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Voices from the Viatorian Community Archives Mark Twain wrote, “There’s no such thing as an uninteresting life, such a thing is an impossibility. Beneath the dullest exterior, there is a drama, a comedy, a tragedy.” Historians have long parsed out chronologies, names, and dates, often with the narrowest of focus on the social and political elite. In recent years, archivists have moved away from this exclusive approach toward documenting a more inclusive public history. Drawing inspiration from the robust canon of work conducted by folklorists, it was only over the past 20 years or so that archivists began to employ oral history to capture more meaningful, yet often overlooked histories of our friends, families and communities. These intimate windows into each other’s daily life and special memories provide a glimpse into our shared humanity and offer a connection that transcends time as well as physical and social barriers, giving us something special to hold onto, offering us insights, and providing guidance with a warm hand. What is oral history? Simply put, it is a recorded conversation (audio or video) during which an inFr. John Milton, CSV, from the 1965 terviewer prompts an interviewee Saint Viator High School Yearbook to share memories, either in the form of a life-history or those specific to an event. We are excited to announce the beginning of such a project within the Province Center’s Viatorian Community Archives. This project will focus on the personal histories of our men and associates, beginning with the residents of the Province Center in Arlington Heights. Br. James Lewnard, CSV, has kindly agreed to take this on and he already has begun the first of our interviews

These intimate windows into each other’s daily lives and special memories provide a glimpse into our shared humanity and offer a connection that transcends time as well as physical and social barriers, giving us something special to hold onto, offering us insights, and providing guidance with a warm hand. with Fr. John Milton, a Viatorian who celebrated his 91st birthday last month! In the first interview, Fr. Milton recounts his days at the short-lived Fournier Institute of Technology, his time as a novice and seminarian, his experiences teaching in Springfield as a brother, and his first years at Saint Viator High School. Collecting stories directly from our community members is tantamount to creating an unparalleled collection of autobiographies. In my short time so far as the Viatorian Community Archivist, I’ve had the privilege of acting as caretaker to historical records spanning well over a century. On many occasions, I’ve marveled at the fascinating lives past Viatorians have led, the places they’ve traveled, the communities they’ve cared for and the history they’ve witnessed. I’ve also wondered what stories and memories we’ve lost that can’t be captured through documents and letters. This project will help to preserve these legacies for the future. Lastly, keep an eye out for updates on the archival website. We hope to have excerpts from our oral history interviews available for viewing in the near future!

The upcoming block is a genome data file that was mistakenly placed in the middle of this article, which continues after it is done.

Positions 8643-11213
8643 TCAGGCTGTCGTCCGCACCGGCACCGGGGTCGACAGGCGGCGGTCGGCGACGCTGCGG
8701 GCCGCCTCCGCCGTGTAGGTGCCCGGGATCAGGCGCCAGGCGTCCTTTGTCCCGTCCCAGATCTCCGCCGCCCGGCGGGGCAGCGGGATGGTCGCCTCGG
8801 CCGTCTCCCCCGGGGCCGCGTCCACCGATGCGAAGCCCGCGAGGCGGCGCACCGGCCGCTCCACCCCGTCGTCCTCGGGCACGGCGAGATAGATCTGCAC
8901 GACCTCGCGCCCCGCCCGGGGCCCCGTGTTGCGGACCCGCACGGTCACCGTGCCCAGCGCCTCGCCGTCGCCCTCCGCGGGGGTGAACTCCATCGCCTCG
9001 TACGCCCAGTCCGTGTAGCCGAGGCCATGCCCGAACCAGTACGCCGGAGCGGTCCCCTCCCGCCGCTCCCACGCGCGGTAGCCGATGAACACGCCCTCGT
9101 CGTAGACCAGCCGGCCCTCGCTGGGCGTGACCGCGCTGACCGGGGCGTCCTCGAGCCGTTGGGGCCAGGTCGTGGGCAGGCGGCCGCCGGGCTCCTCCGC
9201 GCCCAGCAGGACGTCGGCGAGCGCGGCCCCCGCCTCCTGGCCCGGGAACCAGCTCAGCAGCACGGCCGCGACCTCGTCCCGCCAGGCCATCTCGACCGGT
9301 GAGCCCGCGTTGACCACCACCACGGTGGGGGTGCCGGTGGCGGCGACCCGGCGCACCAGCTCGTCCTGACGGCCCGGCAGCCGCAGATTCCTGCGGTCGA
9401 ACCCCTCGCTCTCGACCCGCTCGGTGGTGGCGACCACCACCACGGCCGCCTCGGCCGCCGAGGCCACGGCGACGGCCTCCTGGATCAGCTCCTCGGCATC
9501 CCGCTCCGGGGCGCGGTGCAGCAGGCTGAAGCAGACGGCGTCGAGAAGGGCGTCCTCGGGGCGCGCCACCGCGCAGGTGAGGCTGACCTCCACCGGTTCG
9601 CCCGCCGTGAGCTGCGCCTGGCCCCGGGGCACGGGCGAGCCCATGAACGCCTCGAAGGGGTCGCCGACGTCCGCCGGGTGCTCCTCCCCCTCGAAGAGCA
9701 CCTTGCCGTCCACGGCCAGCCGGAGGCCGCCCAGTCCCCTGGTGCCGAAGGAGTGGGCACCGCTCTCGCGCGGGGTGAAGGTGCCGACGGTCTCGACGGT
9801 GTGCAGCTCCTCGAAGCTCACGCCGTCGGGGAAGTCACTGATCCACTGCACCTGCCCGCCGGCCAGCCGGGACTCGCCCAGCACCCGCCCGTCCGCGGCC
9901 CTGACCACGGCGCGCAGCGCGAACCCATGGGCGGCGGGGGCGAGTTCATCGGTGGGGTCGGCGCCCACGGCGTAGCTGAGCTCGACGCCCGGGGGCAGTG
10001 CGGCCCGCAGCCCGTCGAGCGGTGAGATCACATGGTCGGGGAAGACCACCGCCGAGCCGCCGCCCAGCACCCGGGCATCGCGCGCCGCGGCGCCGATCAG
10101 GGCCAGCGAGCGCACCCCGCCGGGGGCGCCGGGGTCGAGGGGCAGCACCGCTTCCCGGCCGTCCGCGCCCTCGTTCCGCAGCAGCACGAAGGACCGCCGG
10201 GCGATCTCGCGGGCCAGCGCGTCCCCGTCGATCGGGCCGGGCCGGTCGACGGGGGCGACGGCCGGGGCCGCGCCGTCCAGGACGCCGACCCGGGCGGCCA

By: Amy Sherwood Viatorian Community Archivist

The former Fournier Institute of Technology in Lemont, IL, where Fr. Milton earned a degree in 1951 in electrical engineering.

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In Memoriam... Fr. James Fanale, CSV 1942-2020 Fr. James Fanale, CSV, celebrated his 50th jubilee as a priest last summer, at St. Anne Church in rural St. Anne, IL, where he had served as pastor for 23 years. He chose Pentecost Sunday, which seemed appropriate since Pentecost falls every year on the 50th day or seventh Sunday after Easter.

While completing meticulous research, Fr. Fanale discovered correspondence from Fr. Querbes that was in the archives of the Sisters of St. Joseph of Carondolet — which even the Viatorian archives in Rome did not know existed. “Jim was incredibly precise and detailed as a researcher,” Fr. Render added, “and his writing was always colored with personal stories and anecdotes that made it interesting.”

Fr. James Fanale, CSV

He retired that same summer but chose to live in the area which he came to love. Sadly, Fr. Fanale passed away unexpectedly Oct. 13 at his home in St. Anne. He was 77. Parishioners mourned their beloved pastor, whose homilies resonated with storytelling and warmth, but they reflected his more than 60 years as a Viatorian, and a career filled with teaching and writing. “Jim brought some of that same creative touch to his preaching and pastoral ministry,” says Fr. Patrick Render, CSV. “Storytelling and poetry always found their way into his work.”